That happened in Canada 30 years ago. Prime Minister Brian Mulroney’s Meech Lake Accord was initially heralded as a master stroke, only to subsequently prove instrumental in the disintegration of his federal Progressive Conservative Party.
Canadians were caught by surprise when Mulroney and the provincial premiers emerged from their April 30, 1987, negotiating session with a draft agreement for constitutional change. But it seemed like a good surprise. After bitter recriminations over Quebec’s supposed exclusion from the 1982 constitutional settlement, the province’s government was getting back on board.
There were favourable opinion polls and positive editorials. Even the federal opposition parties – the Liberals and the New Democrats – endorsed the accord. It was an apparent home run.
Except it wasn’t.
By the end of May, Pierre Trudeau – the former Liberal prime minister – had entered the fray.
Although Trudeau was deeply unpopular when he left office, respect for him lingered with many people.
Trudeau always had a penchant for withering rhetoric, so he pulled no punches. As he lit into Mulroney – calling him a “weakling” and accusing him of having “sold out” – you got the sense he was having fun.
Opinions differ on the source of Trudeau’s passion.
Ostensibly it was because the accord’s recognition of Quebec as a “distinct society” and the provision of greater powers to the provinces undermined Trudeau’s “One Canada” vision and weakened the central government. And there was the claim that it provided the separatists with a victory they’d been unable to win in the 1980 referendum.
Others take a less charitable view. In their reckoning, Trudeau’s ego couldn’t abide the idea that Mulroney might succeed where he failed. Mulroney would bring the Quebec government on side where he hadn’t.
Trudeau dug in, pursuing his case in venues like CBC’s The Journal and in a bravura six-hour appearance before the Senate.
And others joined the fight, complaining about the lack of aboriginal involvement and the way the accord was negotiated behind closed doors by “11 men in suits.”
The dynamic was already shifting by the time the accord was officially signed on June 3, 1987. Although it had been less than five weeks since the initial unveiling, it was now a race against the clock.
Could the accord be ratified by Parliament and all 10 provincial legislatures within the three-year period allotted by the Constitution Act? Or would the gathering opposition slow it down sufficiently and perhaps even outright derail it?
Other things happened as well.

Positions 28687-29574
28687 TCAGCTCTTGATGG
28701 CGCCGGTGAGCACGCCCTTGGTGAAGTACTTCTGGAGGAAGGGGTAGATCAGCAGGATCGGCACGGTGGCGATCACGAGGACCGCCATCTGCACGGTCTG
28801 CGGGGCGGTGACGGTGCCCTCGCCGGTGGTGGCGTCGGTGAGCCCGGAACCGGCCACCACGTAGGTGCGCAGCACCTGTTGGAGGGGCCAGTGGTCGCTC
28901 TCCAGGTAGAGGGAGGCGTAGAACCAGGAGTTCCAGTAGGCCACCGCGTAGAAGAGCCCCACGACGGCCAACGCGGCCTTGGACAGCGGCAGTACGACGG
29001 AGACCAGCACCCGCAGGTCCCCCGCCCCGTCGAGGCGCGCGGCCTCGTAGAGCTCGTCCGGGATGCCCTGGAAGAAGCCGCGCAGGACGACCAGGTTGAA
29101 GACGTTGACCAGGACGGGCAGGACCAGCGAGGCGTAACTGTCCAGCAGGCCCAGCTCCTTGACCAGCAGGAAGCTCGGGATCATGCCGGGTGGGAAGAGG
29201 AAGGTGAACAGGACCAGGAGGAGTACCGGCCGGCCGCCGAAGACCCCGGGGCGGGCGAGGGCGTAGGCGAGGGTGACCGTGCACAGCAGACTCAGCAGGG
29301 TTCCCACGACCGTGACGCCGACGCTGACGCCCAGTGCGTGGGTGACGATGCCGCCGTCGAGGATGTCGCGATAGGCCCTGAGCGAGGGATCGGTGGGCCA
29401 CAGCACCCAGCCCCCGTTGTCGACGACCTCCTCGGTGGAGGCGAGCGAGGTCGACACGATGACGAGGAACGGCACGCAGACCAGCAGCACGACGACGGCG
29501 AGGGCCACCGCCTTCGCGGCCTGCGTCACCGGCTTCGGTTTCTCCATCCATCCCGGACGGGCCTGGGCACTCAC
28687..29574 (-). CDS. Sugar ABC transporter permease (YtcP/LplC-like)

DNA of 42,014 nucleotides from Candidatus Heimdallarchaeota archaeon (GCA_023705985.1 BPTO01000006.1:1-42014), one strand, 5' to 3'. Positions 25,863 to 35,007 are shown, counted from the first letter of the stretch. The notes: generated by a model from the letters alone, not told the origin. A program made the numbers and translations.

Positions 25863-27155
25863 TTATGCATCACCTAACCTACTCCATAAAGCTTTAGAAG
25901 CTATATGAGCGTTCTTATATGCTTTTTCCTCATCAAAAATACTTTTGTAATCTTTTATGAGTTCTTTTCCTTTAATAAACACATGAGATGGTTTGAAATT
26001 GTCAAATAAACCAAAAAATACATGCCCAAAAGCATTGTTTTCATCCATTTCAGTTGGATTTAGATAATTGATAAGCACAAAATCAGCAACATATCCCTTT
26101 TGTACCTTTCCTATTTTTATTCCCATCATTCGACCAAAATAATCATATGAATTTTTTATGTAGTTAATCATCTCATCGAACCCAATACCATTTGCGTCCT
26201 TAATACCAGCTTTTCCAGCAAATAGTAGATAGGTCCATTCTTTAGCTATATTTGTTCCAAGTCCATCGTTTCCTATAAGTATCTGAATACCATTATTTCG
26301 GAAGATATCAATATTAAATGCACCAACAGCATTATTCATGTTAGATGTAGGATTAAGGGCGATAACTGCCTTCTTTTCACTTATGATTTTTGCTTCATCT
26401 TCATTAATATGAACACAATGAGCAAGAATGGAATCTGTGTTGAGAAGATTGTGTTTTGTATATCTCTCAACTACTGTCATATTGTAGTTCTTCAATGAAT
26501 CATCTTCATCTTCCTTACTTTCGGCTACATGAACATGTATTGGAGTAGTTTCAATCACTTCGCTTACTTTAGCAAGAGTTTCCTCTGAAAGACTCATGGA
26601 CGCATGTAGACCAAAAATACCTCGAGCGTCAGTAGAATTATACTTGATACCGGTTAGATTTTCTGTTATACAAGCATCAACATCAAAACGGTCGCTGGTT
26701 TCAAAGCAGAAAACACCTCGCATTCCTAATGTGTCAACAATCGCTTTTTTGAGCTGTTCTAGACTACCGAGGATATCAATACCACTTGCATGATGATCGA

When the Supreme Court invalidated Quebec’s restrictive language laws in December 1988, Premier Robert Bourassa responded by invoking the notwithstanding clause and then doubled down with a more restrictive Bill 178. English-speaking Canada wasn’t amused.
And provincial elections in New Brunswick, Manitoba and Newfoundland replaced three of the premiers who signed the accord, thus diluting its political support.
Eventually, the accord collapsed, unable to get the necessary ratifications in time.
Unwilling to accept defeat, Mulroney tried again with the ill-fated 1992 Charlottetown Accord.
Mulroney’s electoral coalition was always fragile and Meech exposed it on two sides. Quebec was a case in point.
Initially, though, Quebec support ticked up to just shy of 53 per cent in the 1988 election, giving Mulroney 63 of the province’s 75 seats.
Then came Lucien Bouchard’s rebellion. Unhappy with what he saw as a watering down of the accord in an attempt to win ratification, Bouchard – Mulroney’s environment minister and Quebec lieutenant – walked out in May 1990. That gave rise to the formation of the Bloc Quebecois and the consequent decimation of the Progressive Conservative Quebec vote.
Meanwhile, the Reform Party rose to the right. Formed largely from hitherto Blue Tories who, among other things, resented what they saw as the federal party’s obsession with appeasing Quebec, Reform swept Western Canada and cut deeply into traditional Tory support in Ontario.
Some problems are best left alone. And setting your mind on resolving them suggests more hubris than prudence.
Pat Murphy casts a history buff’s eye at the goings-on in our world. Never cynical – well perhaps a little bit.
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